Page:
Soldiers will no longer be able to flaunt their tattoos once the U.S. Army announces an update to its regulations over soldiers' personal appearance, which have been in the works for more than a year.

Raymond Chandler, Sergeant Major of the Army, during a visit to Afghanistan over the weekend told Stars And Stripes, a newspaper that covers military news, that soldiers will be prohibited from getting inked below the elbows or knees, and visible tattoos above the neck will also be banned.

Soldiers who have existing tattoos in these areas will be exempt from the new rule, however, they will be asked to have them removed if the tattoos are considered racist, sexist or extremist, Chandler told Stars And Stripes. The publication added that once the new policy is implemented, soldiers will have to meet with their unit heads to “self identify” each inking and soldiers will have to pay for the removal of the offensive tattoos.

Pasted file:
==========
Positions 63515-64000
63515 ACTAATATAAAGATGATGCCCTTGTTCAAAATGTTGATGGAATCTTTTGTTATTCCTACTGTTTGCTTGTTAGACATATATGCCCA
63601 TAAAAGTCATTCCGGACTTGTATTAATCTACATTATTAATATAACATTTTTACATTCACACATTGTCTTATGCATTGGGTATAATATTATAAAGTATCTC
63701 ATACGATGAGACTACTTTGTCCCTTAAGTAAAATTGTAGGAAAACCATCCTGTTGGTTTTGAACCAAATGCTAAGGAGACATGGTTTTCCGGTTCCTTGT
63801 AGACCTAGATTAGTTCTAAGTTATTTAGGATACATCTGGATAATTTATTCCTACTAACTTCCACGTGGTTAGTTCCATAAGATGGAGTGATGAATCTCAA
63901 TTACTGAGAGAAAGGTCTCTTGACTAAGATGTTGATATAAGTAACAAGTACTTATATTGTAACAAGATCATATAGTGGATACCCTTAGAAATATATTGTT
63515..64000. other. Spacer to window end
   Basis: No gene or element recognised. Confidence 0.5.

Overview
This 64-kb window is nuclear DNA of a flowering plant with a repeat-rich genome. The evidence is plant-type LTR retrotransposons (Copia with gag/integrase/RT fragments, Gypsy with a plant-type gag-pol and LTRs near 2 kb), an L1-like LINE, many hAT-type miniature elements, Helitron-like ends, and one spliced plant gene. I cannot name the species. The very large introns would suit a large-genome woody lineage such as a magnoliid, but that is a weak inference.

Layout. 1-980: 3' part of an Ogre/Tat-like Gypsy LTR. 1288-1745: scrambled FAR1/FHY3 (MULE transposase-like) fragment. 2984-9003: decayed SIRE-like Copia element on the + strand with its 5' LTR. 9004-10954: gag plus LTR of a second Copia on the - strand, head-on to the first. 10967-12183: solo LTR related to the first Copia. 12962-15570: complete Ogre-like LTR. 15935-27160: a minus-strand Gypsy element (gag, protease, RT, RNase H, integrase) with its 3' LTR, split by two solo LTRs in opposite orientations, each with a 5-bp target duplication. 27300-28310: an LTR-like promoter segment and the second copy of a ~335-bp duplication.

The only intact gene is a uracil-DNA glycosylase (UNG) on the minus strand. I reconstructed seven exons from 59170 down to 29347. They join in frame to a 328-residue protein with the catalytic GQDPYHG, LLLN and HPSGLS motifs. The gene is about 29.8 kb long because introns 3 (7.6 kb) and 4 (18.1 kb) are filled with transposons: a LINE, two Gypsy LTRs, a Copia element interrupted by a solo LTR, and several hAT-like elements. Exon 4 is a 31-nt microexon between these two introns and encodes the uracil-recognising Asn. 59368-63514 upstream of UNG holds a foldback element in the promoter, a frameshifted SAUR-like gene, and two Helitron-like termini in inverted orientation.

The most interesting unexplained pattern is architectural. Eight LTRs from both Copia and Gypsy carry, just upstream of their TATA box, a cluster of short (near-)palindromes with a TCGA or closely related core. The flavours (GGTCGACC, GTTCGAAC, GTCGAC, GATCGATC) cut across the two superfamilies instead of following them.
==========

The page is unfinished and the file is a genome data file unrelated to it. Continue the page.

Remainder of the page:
The new policy will ensure that all soldiers maintain a uniform look, and Chandler told Stars And Stripes that he wants soldiers to stand out because of their achievements, and not because of the way they look.

Speaking to troops at bases in eastern Afghanistan, Chandler said that John McHugh, Secretary of the Army, had approved the new updates to Army Regulation 670-1, which oversees grooming, tattoos and uniforms, but McHugh is yet to sign off on these changes.

Reuters reported on Wednesday that the army issued a statement saying that it was "conducting final review of the forthcoming uniform policy - Army Regulation 670-1 prior to its implementation."